The shorter man nods in agreement. He is darker complected and less commanding, but he is tall and wide, too. A mustache hides his lips, and somehow acts as a concealer for his entire face. A soldier, yes, but he is harder to read. He lifts a screen tablet from his side and thumps in some commands while we all wait in silence.

"All checks out here, Skinner," he says after a few moments to the taller man--Skinner, I guess.

Skinner looks around the cabin, first at me, then at Ken, and finally lands on Louisa. "And what is this?" He reaches for the bear in Louisa's arms and pulls it from her grasp.

"No!" she cries, and Ken begins to stand before being signaled by the still unnamed shorter man to retake his seat.

"Contraband," Skinner says to Louisa in a reprimanding voice. "This type of item isn't allowed, little miss," Skinner says as he cradles the bear under his massive bicep, smashing it into his ribs. "And I'm going to have to take this."

Louisa's face shines with tears as she pleads with the man, and Ken's eyes are red, his chest moving up and down in deep breaths. I see his hands clutched around the armrests, white knuckles, but he remains in his seat.

Skinner turns to open our sliding door and steps out into the hall.

The shorter man remains and says, "The meal service will be around shortly. Remain in your seat until that time." And with that, he turned and joined Skinner in the hall, shutting the door behind them.

As the men leave us alone in our cabin again, I begin to speak, but Ken holds a hand up to stop me and whispers, "Not yet, Alma. Wait."

Ken places his hand on Louisa, who is still quietly sobbing, tears soaking her red face and pats her gently.

We wait for a few minutes to be sure the men have moved from the hallway, out of earshot of our cabin before anyone says another word.

"Alma, I know what you're thinking, and I wish I had a better answer," he's leaning in now across the small aisle separating our feet, "I don't know if they're listening or watching, but I assume they are, so we have to be careful."

He's looking around the room now for cameras or invisible spies, and Louisa has stopped crying. She is looking around the room for the unapparent bug, too. "I don't know much, but the first cabin check was much less...let's say, friendly."

He stops me before I can say anything, "Yeah, I know, but this was a birthday party comparatively. I don't know how you slept through it, but I--" he stops himself.

"What is it?" I ask.

He waits a beat, forming the question he most wants to ask, as if he only gets one shot, "Alma, why did you come here? I mean, why did you buy a ticket?"

I hesitate. How much does he really want to know? I've only known this man and his daughter for a few minutes of my 27 years, but I somehow feel a connection that I'm afraid I will break at the first opportunity. Something about the truth of "I'm running away because I would rather be alone for the rest of my life than deal with what happened to me in my life on Earth" seems like too much to unload on this man sitting across from me, so I say "Same as everyone else. New adventures, ya know? New...everything."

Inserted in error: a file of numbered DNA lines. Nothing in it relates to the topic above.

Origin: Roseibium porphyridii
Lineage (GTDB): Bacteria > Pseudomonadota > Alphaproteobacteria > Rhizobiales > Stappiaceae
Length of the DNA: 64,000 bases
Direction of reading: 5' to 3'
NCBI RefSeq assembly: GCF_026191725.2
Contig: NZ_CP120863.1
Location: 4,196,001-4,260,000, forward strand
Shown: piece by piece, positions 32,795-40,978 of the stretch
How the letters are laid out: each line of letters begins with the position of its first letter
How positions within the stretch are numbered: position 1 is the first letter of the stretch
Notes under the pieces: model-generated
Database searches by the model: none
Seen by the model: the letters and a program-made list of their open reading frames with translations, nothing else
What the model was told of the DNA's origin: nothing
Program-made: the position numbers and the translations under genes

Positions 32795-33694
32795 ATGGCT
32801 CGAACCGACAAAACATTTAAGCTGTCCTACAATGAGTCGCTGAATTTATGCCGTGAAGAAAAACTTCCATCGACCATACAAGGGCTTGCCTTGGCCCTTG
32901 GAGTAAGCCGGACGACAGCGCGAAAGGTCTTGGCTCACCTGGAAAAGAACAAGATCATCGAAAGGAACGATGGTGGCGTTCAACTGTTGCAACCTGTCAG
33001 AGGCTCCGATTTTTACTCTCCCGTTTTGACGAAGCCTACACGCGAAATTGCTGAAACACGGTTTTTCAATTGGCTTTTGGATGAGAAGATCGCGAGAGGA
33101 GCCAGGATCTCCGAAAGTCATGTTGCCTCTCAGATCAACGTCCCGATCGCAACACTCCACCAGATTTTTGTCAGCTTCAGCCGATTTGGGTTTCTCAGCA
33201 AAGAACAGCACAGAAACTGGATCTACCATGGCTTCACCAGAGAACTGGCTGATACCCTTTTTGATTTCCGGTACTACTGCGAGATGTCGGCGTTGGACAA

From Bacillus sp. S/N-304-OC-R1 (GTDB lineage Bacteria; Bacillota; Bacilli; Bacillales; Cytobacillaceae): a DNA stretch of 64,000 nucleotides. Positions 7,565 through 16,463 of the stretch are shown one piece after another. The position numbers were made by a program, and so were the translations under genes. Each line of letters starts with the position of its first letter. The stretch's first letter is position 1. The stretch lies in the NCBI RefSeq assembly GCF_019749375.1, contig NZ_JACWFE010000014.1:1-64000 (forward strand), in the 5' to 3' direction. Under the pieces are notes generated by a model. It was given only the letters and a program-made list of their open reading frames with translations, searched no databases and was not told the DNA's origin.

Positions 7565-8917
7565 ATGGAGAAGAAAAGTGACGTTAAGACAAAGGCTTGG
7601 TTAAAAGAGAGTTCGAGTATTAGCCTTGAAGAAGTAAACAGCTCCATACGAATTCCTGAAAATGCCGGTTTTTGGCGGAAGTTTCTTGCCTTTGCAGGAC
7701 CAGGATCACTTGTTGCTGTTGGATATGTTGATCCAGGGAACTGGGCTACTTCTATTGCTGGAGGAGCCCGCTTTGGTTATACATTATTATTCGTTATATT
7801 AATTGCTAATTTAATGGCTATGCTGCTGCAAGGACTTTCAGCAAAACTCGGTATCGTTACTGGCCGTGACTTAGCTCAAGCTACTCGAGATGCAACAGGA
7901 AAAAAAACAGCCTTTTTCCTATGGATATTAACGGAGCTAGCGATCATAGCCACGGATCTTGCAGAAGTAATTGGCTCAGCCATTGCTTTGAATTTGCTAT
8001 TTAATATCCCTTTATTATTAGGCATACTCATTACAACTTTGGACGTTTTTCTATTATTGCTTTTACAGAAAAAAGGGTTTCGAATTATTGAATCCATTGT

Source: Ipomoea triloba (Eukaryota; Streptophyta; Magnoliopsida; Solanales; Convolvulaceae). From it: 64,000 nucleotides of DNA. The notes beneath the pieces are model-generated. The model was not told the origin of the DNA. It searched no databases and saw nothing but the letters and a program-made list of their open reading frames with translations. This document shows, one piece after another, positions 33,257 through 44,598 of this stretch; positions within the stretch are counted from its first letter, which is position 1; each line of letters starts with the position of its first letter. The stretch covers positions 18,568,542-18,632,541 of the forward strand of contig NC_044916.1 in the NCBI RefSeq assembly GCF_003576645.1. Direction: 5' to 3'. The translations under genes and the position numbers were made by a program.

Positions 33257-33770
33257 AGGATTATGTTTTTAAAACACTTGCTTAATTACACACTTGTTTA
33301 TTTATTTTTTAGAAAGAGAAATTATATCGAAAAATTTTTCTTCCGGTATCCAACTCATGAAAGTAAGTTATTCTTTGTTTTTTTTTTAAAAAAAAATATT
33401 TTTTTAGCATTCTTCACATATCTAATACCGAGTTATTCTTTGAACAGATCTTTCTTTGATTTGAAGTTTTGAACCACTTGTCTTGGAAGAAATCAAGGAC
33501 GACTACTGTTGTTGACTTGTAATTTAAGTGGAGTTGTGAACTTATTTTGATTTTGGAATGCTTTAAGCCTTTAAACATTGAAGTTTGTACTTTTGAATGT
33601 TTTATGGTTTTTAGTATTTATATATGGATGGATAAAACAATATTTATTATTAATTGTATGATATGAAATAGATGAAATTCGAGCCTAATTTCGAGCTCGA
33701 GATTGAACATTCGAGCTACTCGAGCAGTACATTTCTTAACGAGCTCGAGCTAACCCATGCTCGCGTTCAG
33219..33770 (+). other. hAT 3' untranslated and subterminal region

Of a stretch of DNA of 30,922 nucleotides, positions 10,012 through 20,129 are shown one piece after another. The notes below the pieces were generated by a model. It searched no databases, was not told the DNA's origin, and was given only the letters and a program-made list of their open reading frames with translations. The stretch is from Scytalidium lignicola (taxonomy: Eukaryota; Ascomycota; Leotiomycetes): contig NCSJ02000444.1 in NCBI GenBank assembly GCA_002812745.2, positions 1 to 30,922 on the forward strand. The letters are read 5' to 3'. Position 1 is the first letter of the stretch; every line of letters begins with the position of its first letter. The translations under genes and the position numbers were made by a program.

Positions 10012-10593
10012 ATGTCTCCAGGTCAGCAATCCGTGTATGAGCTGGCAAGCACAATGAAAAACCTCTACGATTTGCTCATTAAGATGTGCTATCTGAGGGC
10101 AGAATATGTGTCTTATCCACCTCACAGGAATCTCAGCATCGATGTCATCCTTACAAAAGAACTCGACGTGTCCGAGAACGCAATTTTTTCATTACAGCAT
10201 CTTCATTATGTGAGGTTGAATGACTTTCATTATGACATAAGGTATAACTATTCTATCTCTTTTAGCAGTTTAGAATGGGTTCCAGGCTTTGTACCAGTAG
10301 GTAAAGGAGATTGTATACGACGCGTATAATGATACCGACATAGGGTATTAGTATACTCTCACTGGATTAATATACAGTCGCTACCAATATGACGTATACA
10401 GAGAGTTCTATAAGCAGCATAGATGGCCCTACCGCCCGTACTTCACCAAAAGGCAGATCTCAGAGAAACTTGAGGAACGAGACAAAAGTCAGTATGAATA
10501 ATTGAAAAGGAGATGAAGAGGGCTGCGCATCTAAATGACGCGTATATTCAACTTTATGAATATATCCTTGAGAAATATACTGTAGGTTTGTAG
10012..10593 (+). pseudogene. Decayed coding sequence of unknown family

He's not buying it and he looks disappointed at my answer. "Okay," he says, and it sounds like he's done talking for a while. As he leans back in his seat, Louisa leans forward and in her quietest voice, she says, "Me and daddy are starting a new life without mommy."

Her honesty jars me, but I'm also not sure I know what she means, and Ken is already trying to explain. "Louisa--" he's leaning forward again, too, and it feels like we're scheming some grand plot.

I'm lost in the moment with these two. What are we planning? A great heist, maybe. Perhaps a daring rescue mission.

A voyage into deep space to start a new life in another galaxy.

"My wife, Marion, passed away about six months ago," Ken starts, but his eyes begin to well, and I can see that he's decided on an abridged story. I see his gears turning as he settles on, "We're just looking for somewhere new."

Louisa adds, "Somewhere without mommy."

Ken nods to his daughter and leans in to kiss her head, turning his face away from mine.

I nod to him, suddenly feeling the weight of my petty feelings about the life I'm so eagerly leaving behind. "I bought this ticket because I wanted to be alone. Both of my parents are dead, my mom last year and my dad when I was in high school, and I just don't want to have to pretend for anyone anymore."

Ken stares at me, so I add, trying to lighten the mood of my confession, "You know?"

He nods, and he does seem to really know, and Louisa copies him, nodding along.

"Well, Alma," he says, calculating again. I think you'll get your wish, but I don't think in the way you originally planned."

As he says the words, I realize that whatever is going on in this train, I don't want to be alone at all.

Sci Fi

About the Creator

Merrie Sanders

Writing for fun and as an escape from the everyday. After all, what is life for if not to create?